The trapezoid-shaped acme thread has a thread angle of 29°. Compared to square threads, these are easier to produce. However, they are less effective than square threads due to the additional friction the thread angle causes. In addition, due to their trapezoidal thread profile, which offers increased load-bearing capabilities, ACME threads are often stronger than straight threads.
Acme threads may be produced using a multi-point cutting tool more easily than square threads because of their inclined flanks. Acme threads are frequently used in linear actuators, lathe machines, clamps, valve stems, and bench vices. General purpose, centralizing, and stub acme threads are the three different types of acme threads.
Buttress threads take a triangular form. These are employed when the screw's load force is only applied in one direction. This thread's accuracy allows for creating subtle, precise movements in a single direction. The buttress thread is made to carry power and withstand heavy axial loads. They are unidirectional; therefore, the direction is determined by how the weight-bearing and trailing flanks are positioned. Due to the buttress thread's wider base and teeth, this screw has about twice the shear strength of a square thread.
Buttress threads are produced more easily and are just as effective as square threads. Large screw presses, jacks, vertical lifts, and turning and milling equipment require buttress threads. However, buttress threads perform poorly when axial stress is applied in the opposite direction and are only suitable for unidirectional thread applications.
Applications of Lead Screws
- Fluid-handling equipment uses lead screws because they result in tight fittings with minimal leakage.
- Due to their strength, lead screws are employed for heavy lifting; lead screws must use a metallic nut for this application.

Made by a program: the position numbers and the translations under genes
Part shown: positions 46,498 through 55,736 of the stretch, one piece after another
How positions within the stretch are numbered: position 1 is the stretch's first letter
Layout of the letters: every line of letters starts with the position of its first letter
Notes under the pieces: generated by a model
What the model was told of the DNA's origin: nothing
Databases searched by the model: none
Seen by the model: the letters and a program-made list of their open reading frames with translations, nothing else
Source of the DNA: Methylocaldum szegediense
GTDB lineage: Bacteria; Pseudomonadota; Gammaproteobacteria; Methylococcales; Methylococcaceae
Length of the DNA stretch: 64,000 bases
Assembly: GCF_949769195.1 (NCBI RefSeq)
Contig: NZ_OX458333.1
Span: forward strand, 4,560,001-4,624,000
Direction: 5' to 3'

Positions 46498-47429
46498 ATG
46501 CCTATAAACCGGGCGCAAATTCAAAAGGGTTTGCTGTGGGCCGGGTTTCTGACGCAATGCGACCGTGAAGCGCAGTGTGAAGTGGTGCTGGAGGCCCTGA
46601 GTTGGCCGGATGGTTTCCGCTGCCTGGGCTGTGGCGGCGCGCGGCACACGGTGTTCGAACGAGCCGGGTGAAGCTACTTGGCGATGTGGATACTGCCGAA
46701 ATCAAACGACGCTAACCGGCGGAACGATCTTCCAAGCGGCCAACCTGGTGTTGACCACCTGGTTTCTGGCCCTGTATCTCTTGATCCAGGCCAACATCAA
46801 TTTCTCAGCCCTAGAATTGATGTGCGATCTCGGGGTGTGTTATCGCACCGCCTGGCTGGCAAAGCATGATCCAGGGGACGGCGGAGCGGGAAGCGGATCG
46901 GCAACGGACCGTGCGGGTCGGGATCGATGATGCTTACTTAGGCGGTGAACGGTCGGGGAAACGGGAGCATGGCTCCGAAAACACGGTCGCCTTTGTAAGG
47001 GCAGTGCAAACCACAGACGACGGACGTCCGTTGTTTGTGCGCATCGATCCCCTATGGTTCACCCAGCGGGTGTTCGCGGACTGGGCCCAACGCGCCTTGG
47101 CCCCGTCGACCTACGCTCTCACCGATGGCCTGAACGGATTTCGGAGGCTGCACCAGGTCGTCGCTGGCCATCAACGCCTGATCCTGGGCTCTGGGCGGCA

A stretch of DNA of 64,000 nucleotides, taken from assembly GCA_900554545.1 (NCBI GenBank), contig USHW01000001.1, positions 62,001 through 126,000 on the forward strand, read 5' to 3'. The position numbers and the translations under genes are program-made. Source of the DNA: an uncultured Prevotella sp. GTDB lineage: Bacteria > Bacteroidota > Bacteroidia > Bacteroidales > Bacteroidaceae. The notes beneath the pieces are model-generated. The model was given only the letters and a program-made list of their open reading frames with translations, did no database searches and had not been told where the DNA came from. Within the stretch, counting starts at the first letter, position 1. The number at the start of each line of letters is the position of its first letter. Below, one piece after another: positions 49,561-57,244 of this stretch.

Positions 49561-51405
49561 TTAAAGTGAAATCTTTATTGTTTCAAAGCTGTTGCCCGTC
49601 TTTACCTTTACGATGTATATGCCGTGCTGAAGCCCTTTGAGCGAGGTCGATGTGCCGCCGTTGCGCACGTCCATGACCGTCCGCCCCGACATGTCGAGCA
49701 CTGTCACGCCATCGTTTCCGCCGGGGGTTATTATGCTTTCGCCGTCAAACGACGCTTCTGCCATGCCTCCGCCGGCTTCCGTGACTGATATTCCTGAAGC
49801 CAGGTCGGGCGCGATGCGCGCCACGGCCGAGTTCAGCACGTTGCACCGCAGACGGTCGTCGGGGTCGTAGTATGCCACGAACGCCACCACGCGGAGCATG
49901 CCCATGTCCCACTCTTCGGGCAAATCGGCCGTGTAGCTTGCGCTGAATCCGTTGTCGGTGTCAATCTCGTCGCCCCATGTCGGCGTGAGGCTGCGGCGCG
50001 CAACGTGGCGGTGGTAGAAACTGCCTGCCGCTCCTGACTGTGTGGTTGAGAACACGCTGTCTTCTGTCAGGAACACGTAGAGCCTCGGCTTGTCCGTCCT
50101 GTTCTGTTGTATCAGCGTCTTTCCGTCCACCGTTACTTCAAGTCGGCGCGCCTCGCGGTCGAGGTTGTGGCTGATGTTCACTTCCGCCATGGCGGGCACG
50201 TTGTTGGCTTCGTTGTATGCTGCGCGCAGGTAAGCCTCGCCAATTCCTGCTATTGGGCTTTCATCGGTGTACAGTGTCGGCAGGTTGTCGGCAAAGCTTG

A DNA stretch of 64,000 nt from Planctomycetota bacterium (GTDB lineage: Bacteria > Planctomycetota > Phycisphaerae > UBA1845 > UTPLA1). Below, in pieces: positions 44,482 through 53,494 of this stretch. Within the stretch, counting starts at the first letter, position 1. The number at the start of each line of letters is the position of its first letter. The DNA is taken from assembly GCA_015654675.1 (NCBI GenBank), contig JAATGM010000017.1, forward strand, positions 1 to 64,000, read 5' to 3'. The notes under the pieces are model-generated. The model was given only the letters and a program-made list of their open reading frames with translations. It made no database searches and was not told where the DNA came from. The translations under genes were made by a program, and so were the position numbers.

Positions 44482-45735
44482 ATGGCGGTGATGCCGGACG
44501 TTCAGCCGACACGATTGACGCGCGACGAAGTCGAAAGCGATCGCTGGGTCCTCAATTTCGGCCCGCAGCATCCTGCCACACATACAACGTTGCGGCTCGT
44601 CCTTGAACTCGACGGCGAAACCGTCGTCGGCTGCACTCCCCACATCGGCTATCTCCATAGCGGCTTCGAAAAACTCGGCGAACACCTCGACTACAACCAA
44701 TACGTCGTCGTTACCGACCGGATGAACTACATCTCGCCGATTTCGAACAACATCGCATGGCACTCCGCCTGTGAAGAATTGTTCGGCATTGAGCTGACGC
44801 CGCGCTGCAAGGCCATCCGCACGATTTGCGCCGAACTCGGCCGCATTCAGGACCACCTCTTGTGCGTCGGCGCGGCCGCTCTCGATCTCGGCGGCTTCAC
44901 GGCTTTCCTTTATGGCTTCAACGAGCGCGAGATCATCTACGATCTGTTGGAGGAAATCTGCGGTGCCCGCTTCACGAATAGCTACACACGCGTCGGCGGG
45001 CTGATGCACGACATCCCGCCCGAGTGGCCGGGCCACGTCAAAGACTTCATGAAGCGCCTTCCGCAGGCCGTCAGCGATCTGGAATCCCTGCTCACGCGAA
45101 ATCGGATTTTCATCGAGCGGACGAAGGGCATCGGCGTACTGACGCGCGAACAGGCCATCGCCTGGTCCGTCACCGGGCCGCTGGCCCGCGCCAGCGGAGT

- Lead screws are frequently employed in instrument-grade applications where smooth, accurate, tidy, and maintenance-free functioning is essential.
- Lead screws are utilized in linear actuators because they can create linear transmissions.
- Machine slides (such as those found in machine tools), vices, presses, and jacks all use lead screws.
Benefits of Lead Screws
- Machine tool applications require highly exact measurements, which low-pitch lead screws may provide.
- Lead screws are effective in vertical situations.
- Some lead screws have self-locking capabilities and don't need braking mechanisms. Self-locking is a characteristic that stops the screw shaft and nut from moving without using outside force.
- Since lead screws have fewer pieces, they are more compact.
- Lead screws run quietly.
- Lead screws don't need to be lubricated externally because they have a self-lubricating covering.
Choosing the Proper Lead Screws Manufacturer
To make sure you have the most beneficial outcome when purchasing Lead Screws from a Lead Screws Manufacturer, it is important to compare at least 5 Suppliers using our list of Lead Screws companies. Each Lead Screws Manufacturer has a business profile page that highlights their areas of experience and capabilities and a contact form to directly communicate with the manufacturer for more information or request a quote. Review each Lead Screws business website using our proprietary website previewer to get an idea of what each company specializes in, and then use our simple RFQ form to contact multiple Lead Screws companies with the same form.